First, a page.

More PsychNotes: Personality
by Monica A. Frank, PhD
When you deny your own needs to take care of someone else you might be a people-pleaser (PP). However, don't be too hard on yourself for being a PP. Generally, PPs are nice people who are willing to go out of their way for others. The problem is when you hurt yourself in the process.
Many PPs are overworked, stressed, and exhausted due to difficulty saying “no” to others in need. This can take a toll on their physical and emotional health. You have a limited amount of energy and time—if you use it up on others you are unable to care for yourself.
The good thing about people-pleasing is you don't have to change completely because a moderate amount of people-pleasing isn't a bad thing. It is only a problem in excess. If all the PPs could bottle up their excess people-pleasing and distribute it to those who don't care about pleasing others, the world would be a much nicer place.
However, since you can't do that, the solution for PPs, then, is to find balance. You need to find a way you can still help others but without hurting yourself.
Some possible ways to do this:
1) Care for yourself first
. When you take care of others first, you will never have the time or energy for yourself. So you need to give yourself permission to make yourself a priority. When others make a request you can express this by saying: “I have some things I need to do for myself right now.” Even if what you need to do is sit quietly with a good book it is necessary to prioritize yourself and set limits. Otherwise you won't have much to give to others because you won't be able to replenish yourself.
2) Allot your time
. Just like people figure out a financial budget, you can budget your time. Determine what you need for yourself and what you are able to give others. Then when someone makes a request of you, check your budget. This also allows you a way to respond to requests: “You know me—I'm always willing to help. But I need to check my schedule first.”
3) Allot your energy
. Just because you have time doesn't mean you have the energy. So you also need to budget your energy. Some projects or people may require too much of your energy and drain you too quickly. When someone makes a request of you, assess how much of your energy it will take. Just because it may be a simple request doesn't always mean you have the energy for it. For instance, doing a task for a critical and demanding person may take more energy than for someone who is appreciative. Again, when you allot your energy, it provides a response to requests: “I'm sorry—I would like to help but I'm overworking right now.”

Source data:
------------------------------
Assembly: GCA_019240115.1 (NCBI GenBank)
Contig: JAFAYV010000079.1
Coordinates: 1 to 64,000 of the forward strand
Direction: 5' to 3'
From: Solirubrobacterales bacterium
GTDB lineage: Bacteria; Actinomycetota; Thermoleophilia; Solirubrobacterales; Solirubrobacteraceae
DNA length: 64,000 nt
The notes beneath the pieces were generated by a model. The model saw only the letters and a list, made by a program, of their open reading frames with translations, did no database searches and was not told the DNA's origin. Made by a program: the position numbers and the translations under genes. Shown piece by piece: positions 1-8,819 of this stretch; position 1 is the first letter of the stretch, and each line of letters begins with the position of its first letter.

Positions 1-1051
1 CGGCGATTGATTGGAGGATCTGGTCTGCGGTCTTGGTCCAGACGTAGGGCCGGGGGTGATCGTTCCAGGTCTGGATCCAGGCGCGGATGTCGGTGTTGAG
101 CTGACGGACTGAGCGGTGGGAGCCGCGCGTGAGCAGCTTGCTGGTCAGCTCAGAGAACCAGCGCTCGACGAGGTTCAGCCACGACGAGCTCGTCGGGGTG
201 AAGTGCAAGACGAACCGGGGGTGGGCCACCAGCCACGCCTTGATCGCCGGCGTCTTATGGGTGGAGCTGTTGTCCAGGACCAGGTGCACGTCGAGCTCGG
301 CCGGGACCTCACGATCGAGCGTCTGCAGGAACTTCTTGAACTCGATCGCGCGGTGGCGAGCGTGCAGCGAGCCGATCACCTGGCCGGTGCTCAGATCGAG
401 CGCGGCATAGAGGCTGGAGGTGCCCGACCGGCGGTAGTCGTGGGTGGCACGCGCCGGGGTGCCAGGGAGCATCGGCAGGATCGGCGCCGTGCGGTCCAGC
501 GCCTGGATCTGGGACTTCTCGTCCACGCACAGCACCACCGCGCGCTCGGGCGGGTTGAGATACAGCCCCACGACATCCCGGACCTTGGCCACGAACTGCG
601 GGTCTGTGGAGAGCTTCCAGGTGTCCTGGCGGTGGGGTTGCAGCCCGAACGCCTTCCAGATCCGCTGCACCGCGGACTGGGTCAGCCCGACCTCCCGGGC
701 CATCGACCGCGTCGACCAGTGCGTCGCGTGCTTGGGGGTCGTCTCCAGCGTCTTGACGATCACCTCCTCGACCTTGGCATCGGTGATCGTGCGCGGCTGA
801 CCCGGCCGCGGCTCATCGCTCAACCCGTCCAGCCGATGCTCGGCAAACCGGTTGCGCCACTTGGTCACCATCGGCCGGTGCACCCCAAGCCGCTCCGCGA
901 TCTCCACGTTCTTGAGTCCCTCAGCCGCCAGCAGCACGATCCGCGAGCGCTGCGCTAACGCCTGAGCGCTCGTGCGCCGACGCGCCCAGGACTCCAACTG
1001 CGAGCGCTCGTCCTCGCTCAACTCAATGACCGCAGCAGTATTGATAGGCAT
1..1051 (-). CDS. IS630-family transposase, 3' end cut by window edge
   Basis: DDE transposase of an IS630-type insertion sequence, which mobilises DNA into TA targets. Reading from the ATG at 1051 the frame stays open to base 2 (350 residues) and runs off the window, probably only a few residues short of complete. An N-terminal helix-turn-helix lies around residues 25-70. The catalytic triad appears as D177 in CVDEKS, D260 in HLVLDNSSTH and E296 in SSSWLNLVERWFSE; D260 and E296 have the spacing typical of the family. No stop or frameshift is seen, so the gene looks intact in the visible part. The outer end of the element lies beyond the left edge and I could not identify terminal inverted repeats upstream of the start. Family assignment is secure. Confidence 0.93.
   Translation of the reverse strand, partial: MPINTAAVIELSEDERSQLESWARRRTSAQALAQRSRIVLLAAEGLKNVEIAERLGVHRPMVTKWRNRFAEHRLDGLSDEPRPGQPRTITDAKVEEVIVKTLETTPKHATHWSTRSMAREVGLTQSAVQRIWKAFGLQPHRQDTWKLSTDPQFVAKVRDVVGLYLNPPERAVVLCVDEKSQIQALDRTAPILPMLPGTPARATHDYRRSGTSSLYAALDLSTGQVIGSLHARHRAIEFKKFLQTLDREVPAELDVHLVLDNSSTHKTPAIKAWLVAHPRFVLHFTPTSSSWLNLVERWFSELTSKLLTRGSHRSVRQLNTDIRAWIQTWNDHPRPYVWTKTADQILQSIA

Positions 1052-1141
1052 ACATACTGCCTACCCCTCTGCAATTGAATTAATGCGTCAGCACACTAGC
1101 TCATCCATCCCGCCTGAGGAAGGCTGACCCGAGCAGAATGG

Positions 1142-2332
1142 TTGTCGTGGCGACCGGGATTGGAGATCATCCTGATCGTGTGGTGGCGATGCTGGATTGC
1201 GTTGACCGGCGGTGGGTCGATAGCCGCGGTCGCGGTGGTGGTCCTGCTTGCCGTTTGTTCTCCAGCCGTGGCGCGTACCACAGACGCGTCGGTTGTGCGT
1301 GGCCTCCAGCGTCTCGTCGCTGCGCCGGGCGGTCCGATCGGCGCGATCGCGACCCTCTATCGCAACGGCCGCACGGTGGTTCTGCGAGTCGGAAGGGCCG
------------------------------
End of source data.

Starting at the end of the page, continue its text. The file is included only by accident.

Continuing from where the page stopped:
4) Don't agree immediately
. The problem for many PPs is that they immediately respond to a request, agree to help, and then realize later the toll that it will take on them. Instead, get in the habit of delaying your response: “I need to check some things first. Let me get back to you tomorrow about this.”
5) Say “no.”
PPs often have a great deal of difficulty saying “no.” So, if you can't just say “no”, go ahead and give an explanation or apologize or whatever you need to do to say “no.” If you notice the above examples, they aren't simply “no” but they have some sort of explanation, no matter how vague, attached to them. It may be too much to expect yourself to just say “no.” However, keep in mind that the more explanation you give, the more others can find a way to coax you to agree. It is best to keep your explanations somewhat vague.
6) Stay firm
. With some people you may have to use the broken-record technique of repeating your response. Such as: “No, I said I need to check first. I'll let you know.” One way of staying firm with people who are persistent is to recognize that they aren't caring much about your needs but are only focused on getting what they want. By understanding this you can become more determined in your mind to take care of yourself.
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